George Buhler (1837-98) was a Professor of Indian philology and antiquities at the University of Vienna and an authority on Indian palaeography. He visited Kashmir in 1875 during the reign of Maharaja Ranbir Singh. All noted Sanskrit scholars of Kashmir contacted him and showed him Sanskrit manuscripts for examination. However, he was not shown the manuscript of Rajatangini fully. “Buhler was permitted only a glimpse of Rajatangini manuscript “before the owner took the manuscript away”. In his notes published in 1877, Buhler pointed out “numerous corruptions in all the Devanagari transcripts” and made it clear from a brief look of the manuscript that knowledge of Sharada script was imperative for translating Sanskrit manuscripts.

Sharda script was used by Kashmiri Brahmans and it was totally different from Devangiri script in which Sanskrit and Hindi were and are written in India. Devanagari replaced Sharda in Kashmir in the second quarter of the nineteenth century. George Buhler left Kashmir and India without having been given the manuscript of Rajatarangini.

In the colophons of the manuscript, Kashmiri Pandit Sivarama was mentioned as the representative of the Pandit family which alone had always preserved a copy of the Rajatarangini. Stein who was a pupil of George Buhler had heard about the whole story from his teacher and he had also read about it in Buhler’s published critical notes on Kashmir’s Sanskrit MSS.

Buhler had first established the existence of the Sanskrit manuscript and desired to translate it but he was not given possession of the codex. Then, he was called for other assignments to Viena where he remained extremely busy with other work.

William Moorcroft too had seen the manuscript of Rajatarangini during his Kashmir visit in 1822. Finally, destiny had it for M A Stein in Maharaja Pratap Singh’s reign to translate and introduce Rajatangini beyond Kashmir towards the end of the nineteenth century. Stein was able to get codex archetypes of all extant manuscripts of the chronicle. The Pandit who had denied George Buhler the manuscript had died already when Stein arrived on the scene.

The three sons of the late Pandit had cut and divided the manuscript into three parts. Stein’s endeavours and negotiations for the delivery manuscript bore fruit with the efforts of a Pandit who was a member of the State Regency Council and whose son was a pupil of Oriental College Lahore. He was supported also financially by the administration during his work on the Sanskrit manuscript and “ancient” geography of Kashmir.

In 1892, he first published the “critical edition” of the text of the Chronicle only. Then, in 1900 he published through Westminster, the text with commentated translation under footnotes of the Pandit Kalhana’s Shloks of the Kavya, titled Rajatangini.

It may be noticed that though he had devoted himself to the task of translating Kalhana’s Kavya in summers from 1888 to 1898, he had also, in between gone for archaeological and geographical expeditions in Kashmir from an ancient Brahmanical perspective. Besides, he also paid visits to India several times in connection with other academic and scholarly works.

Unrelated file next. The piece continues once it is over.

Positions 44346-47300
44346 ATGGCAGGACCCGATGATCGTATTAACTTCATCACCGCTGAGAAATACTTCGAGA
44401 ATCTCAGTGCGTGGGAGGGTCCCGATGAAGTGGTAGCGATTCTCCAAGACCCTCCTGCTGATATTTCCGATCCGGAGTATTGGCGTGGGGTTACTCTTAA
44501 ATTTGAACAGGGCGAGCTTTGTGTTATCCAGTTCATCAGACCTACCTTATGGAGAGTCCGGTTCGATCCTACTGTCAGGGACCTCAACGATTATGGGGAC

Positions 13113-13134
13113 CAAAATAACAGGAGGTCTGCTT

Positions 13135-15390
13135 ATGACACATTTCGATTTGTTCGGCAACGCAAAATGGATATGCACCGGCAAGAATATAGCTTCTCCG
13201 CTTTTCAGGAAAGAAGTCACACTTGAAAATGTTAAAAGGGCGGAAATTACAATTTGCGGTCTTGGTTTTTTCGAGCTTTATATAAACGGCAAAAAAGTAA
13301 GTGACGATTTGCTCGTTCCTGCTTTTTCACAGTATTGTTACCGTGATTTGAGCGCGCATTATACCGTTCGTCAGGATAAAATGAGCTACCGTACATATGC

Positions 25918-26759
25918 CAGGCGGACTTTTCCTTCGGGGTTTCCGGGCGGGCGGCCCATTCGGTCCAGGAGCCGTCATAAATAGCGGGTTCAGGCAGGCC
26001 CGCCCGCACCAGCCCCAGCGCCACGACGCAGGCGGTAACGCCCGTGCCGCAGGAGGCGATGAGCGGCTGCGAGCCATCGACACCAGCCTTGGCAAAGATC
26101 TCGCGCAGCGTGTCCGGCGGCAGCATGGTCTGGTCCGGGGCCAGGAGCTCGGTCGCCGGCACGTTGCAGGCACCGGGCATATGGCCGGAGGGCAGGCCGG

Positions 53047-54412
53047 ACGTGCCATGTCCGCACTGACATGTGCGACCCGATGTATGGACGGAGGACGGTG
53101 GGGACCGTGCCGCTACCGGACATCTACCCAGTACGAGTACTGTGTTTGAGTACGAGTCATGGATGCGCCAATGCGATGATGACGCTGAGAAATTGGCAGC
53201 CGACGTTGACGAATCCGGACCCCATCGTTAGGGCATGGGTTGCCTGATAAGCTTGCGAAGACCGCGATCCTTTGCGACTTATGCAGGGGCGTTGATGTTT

In his long and comprehensive introduction to the chronicle, he has acknowledged his gratitude to Prof Buhler under whose guidance he had developed into a world-reputed Sanskrit scholar. He has highlighted the chronological and historiographical deficiencies of Kalhana’s metrical chronicle.

In 1901, after the completion of the translation of Rajatangini, he was appointed Inspector of Education by the British Resident in Kashmir to supervise the progress of education in Kashmir. Instead of taking the Kashmir education seriously, Stein set out on antiquarian searches in 1900-1901 and thereafter intermittently till 1930, in Central Asia, Kashghar, and Yarqand, Eastern Turkistan. He is credited with making several major archaeological excavations in the old cities of Khanates in the Xingjian province of China.

MJ Aslam

For British and Europeans he had unearthed the hidden archaeological treasures of the region, but Swedish author, Jan Myral, though known for his Maoist ideology, who travelled to Sinkiang region in 1976, has written that the Central Asian Muslims, Khojas of Turfan city, had a different perception about Marc Aurel Stein and other European archaeologists who travelled the region at the turn of the last century. They were all “thieves and spies. What else could you call men like Aurel Stein…….they travelled, researched and dug, and they were called scientists and they knighted and given medals and rewards. …… how could anyone explore countries, roads, and towns that had been known for two thousand years …… had traded with Europe long before Berlin or Stockholm or St Petersburg had even been thought about? We had cities when those were forests, marshes and wilderness”, Khojas of Turfan told him. They told him that “thieves” stole from them sculptures, paintings and precious antiquarian items.

Finally, Stein died unwed in Kabul on October 26, 1943. He is buried in the British cemetery of Sherpur Kabul, which was once Sherpur Cantonment of the British Army.